Tidal River Brewing
January 2016-October 2016
Ok, look. I don’t need to write up this page and if you’re reading this, you are among select company. In today’s tsunami of new breweries, new beers, newly distributed brands to our state, the news of one of Connecticut’s smallest breweries closing barely registered for more than a day or two.
And that sucks.
Howdy CTBeer community.
This is a post I never thought I’d have to write.
The past 10 months of operating Tidal River Brewing Company have been an adventure, but the time has come for it to end. After some difficult struggles, we are no longer in a position to keep the brewery operational and continue to create a quality product…
I can’t thank friends, family and the CTBeer community enough, you all made this dream a reality, and allowed us to follow our passions. Please reach out to us with questions and concerns.
Tidal river was plucky and unique. While certainly not the first one-man operation in Connecticut, it may have been the first one-man operation while that one man continued to work part time elsewhere operation.
I assume the decision to close was the result of a combination of reasons. I can tell you that none of those reasons include “crappy beer” or “the owner is a jerkwad.”
Hundreds of breweries across the world continue forward, with crappy beer brewed under the ownership of jerkwads.
I visited Tidal River on several Sunday afternoons in the summer. I got to know Geoff a little bit during these visits and, of course, was able to enjoy several of his beers. I purchased both of his bottled efforts and both were good. I have a twinge of guilt, however, as I never purchased anything from his tap lines.
So yeah, I’m probably partly responsible for Tidal River’s demise. I suck.
Tidal River was Geoff’s dream and was announced with a flourish in September 2014. After all the “stuff”: funding, a successful $11k+ kickstarter, real estate, build out, marketing, and licensing, and brewing, Tidal River opened in January of 2016. Sixteen months from “I’m gonna do this” to flowing taps.
And then only 10 months until Taps.
So… what happened?
Nothing I could write would do any better than Mr. Tidal River Geoff wrote himself in response to some who seemed to almost revel in his business’s closure:
”Before folks start getting a little too armchair business person, let me just say, you’re all right, and you’re all wrong, for all the same reasons.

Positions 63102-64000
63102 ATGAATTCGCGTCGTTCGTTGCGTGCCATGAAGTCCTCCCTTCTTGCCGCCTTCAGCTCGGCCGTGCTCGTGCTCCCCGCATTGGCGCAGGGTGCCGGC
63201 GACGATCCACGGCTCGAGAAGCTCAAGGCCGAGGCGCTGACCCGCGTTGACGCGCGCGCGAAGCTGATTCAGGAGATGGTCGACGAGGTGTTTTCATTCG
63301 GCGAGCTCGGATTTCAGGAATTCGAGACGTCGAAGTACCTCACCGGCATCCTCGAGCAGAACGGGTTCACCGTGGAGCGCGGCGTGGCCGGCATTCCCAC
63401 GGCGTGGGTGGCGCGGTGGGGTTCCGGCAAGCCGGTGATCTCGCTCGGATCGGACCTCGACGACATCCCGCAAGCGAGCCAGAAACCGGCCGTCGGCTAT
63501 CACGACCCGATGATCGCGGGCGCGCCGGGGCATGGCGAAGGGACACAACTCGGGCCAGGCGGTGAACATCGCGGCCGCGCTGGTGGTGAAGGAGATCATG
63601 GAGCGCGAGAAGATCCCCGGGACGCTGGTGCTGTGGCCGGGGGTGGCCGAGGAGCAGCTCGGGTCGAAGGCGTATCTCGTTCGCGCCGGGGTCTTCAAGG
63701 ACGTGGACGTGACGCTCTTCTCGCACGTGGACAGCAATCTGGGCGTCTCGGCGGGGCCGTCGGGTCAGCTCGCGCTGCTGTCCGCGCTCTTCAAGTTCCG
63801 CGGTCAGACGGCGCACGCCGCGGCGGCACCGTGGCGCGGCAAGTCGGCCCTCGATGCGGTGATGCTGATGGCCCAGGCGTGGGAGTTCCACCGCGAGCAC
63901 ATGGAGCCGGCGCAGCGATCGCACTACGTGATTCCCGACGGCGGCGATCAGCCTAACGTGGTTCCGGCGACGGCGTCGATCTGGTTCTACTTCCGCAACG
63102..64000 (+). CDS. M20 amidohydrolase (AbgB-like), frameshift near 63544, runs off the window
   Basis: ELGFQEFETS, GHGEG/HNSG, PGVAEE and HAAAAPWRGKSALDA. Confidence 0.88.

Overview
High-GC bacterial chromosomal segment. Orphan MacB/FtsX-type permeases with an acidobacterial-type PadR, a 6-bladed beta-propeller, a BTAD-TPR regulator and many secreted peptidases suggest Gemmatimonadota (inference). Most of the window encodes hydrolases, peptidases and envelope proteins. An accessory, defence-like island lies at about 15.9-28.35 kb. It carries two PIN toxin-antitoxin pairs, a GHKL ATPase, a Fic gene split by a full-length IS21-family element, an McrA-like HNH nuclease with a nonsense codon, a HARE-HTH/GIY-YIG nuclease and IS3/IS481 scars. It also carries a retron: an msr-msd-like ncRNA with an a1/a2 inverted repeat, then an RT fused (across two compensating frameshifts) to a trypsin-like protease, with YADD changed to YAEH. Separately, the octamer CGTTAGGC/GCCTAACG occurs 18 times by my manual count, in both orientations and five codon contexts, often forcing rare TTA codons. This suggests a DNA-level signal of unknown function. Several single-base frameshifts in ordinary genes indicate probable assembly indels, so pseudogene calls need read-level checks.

it’s not one factor, it’s many. “The bubble” isn’t a thing. CT’s beer market is great, and there’s plenty of room for our business model and for others. Our situation wasn’t unique by any stretch, but it was ours, and doesn’t reflect upon the rest of the market. Consumers want choice, craft-beer consumers, more so than others, thrive on unique experiences and novelty. Keeping discourse alive about what makes a quality brand is important, speculating on what went wrong doesn’t really further the industry or the product.
Please keep in mind there are people behind the brands that make these products. We have families, lives, feelings, and some of us have social media accounts”
Well said, Geoff, well said. I need to check myself when writing CTMQ. Be it a lousy museum, subpar chocolate shop, or a struggling brewery. It’s cool to get a reality check every so often. I appreciate it.
not here to speculate on any specific reason or reasons Tidal River didn’t make it to their first birthday. Geoff has not said much more than the above and if I was a good person, I’d respect that and allow him the final word.
I wrote to him asking if he’d like the final word and he gave me the go ahead to “feel free to be [me].” And, “I expect you to be unflinchingly sarcastic and truthful!” Told you I liked Geoff. He gets it.
Honestly, I recently went through and read a bunch of Tidal River history. It made me sad. Such excitement and earnestness just a few short months ago. While I certainly would take pleasure in certain businesses failing (MLM’s, homeopathy concerns, prosperity ministries, Ark Encounters, OnlyInYourState.com, to name a few), I would never find joy in a legit small business not making it.